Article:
Under the 2018 Farm Bill that legalized hemp, industrial hemp is defined as crop containing less than 0.3 percent THC. Among the items highlighted in the Interim Rule is the issue of farmers unintentionally crossing the 0.3 percent THC threshold. Stakeholders’ primary fear is the risk that differences in climate between growing regions, the uncertain length of the growing season in those regions, and that the lack of precision in testing for THC would force the destruction of non-compliant crops or hemp products, unless USDA provided for remediation of those products. While the Interim Rule is silent on remediation options, the USDA has proposed bifurcated regulations that are positive steps forward to help moderate such risks.
For states and Indian tribes that submit their own plans to USDA for approval, testing would be required at U.S. Drug Enforcement Administration (DEA)-registered laboratories, using standardized testing methods, and report the “measurement of uncertainty” in evaluating the accuracy of the test results – functionally acting as a margin of error. Test results for THC concentration will be reported as a percentage plus or minus the margin of error. USDA allows for states to impose a corrective action plan to “correct the negligent violation” rather than forcing the farmer to destroy the crop. Among other solutions, and depending on the state plan, this could include remediation of non-compliant products.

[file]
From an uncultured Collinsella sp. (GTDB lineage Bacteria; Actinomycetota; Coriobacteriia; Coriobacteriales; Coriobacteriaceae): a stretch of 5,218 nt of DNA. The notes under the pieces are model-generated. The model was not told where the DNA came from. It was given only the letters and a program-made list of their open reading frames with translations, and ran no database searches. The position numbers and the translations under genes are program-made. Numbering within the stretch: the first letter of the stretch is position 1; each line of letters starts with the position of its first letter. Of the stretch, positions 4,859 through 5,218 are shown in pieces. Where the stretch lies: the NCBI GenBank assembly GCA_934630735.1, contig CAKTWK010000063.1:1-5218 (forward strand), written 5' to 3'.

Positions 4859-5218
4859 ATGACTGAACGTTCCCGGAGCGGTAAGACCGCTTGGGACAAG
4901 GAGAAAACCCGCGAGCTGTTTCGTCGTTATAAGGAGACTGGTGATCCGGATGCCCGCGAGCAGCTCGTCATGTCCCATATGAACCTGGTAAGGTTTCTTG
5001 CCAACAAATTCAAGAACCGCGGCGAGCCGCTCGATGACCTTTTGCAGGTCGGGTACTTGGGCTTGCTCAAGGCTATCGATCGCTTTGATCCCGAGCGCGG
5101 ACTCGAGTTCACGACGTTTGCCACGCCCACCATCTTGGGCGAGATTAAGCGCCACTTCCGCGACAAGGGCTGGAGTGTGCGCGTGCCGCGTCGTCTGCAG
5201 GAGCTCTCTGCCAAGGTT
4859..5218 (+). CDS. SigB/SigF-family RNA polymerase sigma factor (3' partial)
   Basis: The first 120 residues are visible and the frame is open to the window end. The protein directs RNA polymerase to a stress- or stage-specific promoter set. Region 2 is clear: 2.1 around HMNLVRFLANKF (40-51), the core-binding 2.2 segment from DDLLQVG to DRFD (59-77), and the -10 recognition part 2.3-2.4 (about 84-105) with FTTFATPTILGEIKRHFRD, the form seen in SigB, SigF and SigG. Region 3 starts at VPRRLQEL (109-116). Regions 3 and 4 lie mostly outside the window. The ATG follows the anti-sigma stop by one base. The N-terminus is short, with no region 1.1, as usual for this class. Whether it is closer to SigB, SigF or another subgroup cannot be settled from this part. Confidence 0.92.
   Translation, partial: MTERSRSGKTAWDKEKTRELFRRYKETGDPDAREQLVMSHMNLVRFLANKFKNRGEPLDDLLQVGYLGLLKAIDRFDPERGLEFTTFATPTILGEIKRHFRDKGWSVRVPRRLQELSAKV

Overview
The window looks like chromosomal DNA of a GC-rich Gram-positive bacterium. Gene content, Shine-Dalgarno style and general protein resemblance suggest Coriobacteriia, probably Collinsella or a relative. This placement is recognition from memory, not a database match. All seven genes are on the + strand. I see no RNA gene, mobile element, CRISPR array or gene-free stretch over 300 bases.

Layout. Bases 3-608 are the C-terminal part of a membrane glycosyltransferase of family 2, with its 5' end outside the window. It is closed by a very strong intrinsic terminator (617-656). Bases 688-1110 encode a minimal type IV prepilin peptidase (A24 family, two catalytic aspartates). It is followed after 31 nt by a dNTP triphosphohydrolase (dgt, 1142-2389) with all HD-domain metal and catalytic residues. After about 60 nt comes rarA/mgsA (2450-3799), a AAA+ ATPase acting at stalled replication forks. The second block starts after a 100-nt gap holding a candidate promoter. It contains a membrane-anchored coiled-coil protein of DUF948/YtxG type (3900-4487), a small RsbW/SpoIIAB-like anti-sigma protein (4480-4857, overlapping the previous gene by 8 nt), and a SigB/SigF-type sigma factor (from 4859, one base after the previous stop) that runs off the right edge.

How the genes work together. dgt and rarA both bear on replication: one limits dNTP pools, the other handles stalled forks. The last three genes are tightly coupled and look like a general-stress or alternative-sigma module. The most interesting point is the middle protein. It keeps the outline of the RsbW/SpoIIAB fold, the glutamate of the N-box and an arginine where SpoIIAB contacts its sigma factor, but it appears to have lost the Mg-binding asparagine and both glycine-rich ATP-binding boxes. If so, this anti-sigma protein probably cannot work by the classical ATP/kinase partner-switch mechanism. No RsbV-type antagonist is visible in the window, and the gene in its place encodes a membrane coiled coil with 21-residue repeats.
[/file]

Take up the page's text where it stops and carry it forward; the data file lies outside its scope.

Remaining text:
It is anticipated that new regulations and guidance will be issued in the coming weeks by the FDA, U.S. Food and Drug Administration and potentially other federal agencies regarding the regulation of cannabis products, including in connection with the usage of CBD oil as a food additive. Israeli Cannabis-Tech companies will have to keep carefully monitoring the regulatory developments in the U.S. And, make sure they are well strategically positioned to be ready to market as soon as more regulatory clarity is in place.